Power drinks and nutritional power bars are all the rage with athletes these days.
Commercials hype them on television, pro athletes endorse them, and coaches encourage
their use. The implication from most of these advertisements and endorsements is that if
you want to be a super athlete, use of Product X will catapult you into the winner's circle.
The unwritten message: if you don't use Product X, you don't stand a chance.
But do these products really deliver the power that they promise? There is no doubt that
“And immediately he received his sight and followed him on the way.” (v. 52b)
Good morning whoever is out there.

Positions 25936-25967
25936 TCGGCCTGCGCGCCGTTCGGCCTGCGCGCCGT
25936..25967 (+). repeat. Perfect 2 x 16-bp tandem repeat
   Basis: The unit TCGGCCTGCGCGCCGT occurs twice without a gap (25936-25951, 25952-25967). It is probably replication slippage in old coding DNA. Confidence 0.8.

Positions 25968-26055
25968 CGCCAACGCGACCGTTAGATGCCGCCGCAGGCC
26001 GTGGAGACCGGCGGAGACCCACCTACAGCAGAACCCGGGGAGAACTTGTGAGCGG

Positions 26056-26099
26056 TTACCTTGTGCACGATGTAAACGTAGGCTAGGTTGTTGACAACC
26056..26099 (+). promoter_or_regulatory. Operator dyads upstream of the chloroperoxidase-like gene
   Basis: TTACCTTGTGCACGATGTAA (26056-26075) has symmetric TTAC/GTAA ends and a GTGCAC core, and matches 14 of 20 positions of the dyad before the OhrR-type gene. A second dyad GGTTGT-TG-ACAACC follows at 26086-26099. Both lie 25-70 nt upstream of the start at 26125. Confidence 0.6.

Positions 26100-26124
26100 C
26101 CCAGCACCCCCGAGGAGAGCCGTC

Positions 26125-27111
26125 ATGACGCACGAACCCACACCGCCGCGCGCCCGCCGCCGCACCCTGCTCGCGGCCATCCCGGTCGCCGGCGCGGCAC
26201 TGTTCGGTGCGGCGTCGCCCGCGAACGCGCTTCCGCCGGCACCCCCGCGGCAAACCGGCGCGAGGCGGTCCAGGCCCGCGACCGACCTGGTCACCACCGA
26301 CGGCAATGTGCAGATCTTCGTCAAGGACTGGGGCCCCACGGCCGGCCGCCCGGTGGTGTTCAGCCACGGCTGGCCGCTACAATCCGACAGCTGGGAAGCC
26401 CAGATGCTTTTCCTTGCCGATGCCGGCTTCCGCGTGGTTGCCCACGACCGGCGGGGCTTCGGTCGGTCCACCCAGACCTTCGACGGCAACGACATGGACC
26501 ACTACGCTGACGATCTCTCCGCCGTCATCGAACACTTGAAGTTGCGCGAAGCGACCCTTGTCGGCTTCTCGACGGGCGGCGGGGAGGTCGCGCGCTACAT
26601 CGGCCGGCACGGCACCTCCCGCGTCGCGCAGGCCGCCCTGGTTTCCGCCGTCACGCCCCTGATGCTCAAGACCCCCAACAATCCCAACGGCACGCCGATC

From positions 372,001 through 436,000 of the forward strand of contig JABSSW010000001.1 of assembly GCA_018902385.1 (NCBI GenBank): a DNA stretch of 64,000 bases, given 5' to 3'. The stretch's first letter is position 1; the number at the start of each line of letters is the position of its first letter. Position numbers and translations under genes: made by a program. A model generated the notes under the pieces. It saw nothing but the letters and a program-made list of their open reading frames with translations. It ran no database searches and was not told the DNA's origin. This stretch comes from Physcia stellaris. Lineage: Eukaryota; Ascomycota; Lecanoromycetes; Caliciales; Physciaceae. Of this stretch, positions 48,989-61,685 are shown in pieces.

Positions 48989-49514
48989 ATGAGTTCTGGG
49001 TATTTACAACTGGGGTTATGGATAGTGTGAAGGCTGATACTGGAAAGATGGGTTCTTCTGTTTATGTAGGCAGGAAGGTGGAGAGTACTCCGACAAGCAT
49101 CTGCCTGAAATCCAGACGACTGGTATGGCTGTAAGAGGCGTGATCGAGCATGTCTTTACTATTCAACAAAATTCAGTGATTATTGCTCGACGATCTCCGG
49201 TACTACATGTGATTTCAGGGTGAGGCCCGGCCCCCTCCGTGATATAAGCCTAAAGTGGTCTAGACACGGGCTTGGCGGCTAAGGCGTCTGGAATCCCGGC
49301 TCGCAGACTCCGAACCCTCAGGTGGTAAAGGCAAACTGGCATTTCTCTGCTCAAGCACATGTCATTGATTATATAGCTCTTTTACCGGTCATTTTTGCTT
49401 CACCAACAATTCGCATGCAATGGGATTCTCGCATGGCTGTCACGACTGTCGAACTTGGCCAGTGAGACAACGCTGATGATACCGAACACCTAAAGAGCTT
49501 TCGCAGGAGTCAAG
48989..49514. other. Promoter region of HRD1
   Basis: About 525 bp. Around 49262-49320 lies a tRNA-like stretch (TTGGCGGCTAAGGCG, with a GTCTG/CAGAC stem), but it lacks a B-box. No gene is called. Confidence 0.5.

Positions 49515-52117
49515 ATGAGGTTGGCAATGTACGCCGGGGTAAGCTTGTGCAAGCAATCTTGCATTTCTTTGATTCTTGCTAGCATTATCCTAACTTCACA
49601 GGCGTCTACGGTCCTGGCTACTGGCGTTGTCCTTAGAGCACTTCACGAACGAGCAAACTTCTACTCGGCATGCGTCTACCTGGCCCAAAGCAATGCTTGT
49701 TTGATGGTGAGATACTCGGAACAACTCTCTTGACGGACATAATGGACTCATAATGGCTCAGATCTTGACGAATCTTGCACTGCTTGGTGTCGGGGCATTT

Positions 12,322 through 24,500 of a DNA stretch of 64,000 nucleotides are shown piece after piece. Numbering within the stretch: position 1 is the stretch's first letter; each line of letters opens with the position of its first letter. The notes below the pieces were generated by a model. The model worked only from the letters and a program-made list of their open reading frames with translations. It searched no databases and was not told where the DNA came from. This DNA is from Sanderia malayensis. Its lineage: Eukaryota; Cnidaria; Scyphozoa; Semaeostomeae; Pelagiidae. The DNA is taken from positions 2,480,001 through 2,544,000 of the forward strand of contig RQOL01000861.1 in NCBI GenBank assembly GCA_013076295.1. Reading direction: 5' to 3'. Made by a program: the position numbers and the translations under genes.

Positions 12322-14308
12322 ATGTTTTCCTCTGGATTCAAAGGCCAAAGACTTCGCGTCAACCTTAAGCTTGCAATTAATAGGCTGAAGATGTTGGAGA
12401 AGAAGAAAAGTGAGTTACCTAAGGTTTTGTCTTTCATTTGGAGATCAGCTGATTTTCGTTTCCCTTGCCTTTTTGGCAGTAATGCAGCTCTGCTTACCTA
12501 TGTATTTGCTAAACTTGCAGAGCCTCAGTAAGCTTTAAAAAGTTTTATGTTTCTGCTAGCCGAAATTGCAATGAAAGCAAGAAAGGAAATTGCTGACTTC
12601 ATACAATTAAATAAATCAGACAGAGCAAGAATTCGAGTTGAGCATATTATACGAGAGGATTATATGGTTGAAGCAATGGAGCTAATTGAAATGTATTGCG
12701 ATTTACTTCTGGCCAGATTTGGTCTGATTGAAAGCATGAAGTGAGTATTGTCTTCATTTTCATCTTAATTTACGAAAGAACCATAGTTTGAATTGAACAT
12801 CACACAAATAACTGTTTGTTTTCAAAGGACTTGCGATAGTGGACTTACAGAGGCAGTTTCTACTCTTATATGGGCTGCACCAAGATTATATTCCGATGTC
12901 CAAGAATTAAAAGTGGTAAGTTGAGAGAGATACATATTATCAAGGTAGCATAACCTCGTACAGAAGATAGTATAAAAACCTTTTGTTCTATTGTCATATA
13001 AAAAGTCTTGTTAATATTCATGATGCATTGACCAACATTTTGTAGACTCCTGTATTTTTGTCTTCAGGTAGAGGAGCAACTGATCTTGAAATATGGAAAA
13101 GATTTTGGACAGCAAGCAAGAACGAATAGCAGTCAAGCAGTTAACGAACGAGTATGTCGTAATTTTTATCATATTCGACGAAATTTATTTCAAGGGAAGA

I hope you boys and girls are here this morning. Since I can't see you, let me know if you are actually present. (have the children touch and/or speak and/or sing) (Humor works, like have the children repeat something silly like, “Good morning fantastic, awesome, most highest lord pastor/teacher”)
I remember going to a Lent group years ago, where the priest gave all us lay folk a piece of paper and a pen and asked us to write down what we knew about Jesus. He didn't want us to write down what we'd been told about Jesus or read about Jesus, but simply what we knew for ourselves from our own experience.
I ended up with a blank sheet of paper, but one person wrote, "I know that Jesus saves me." That led onto an interesting discussion along the lines of: saves you from something? Or for something?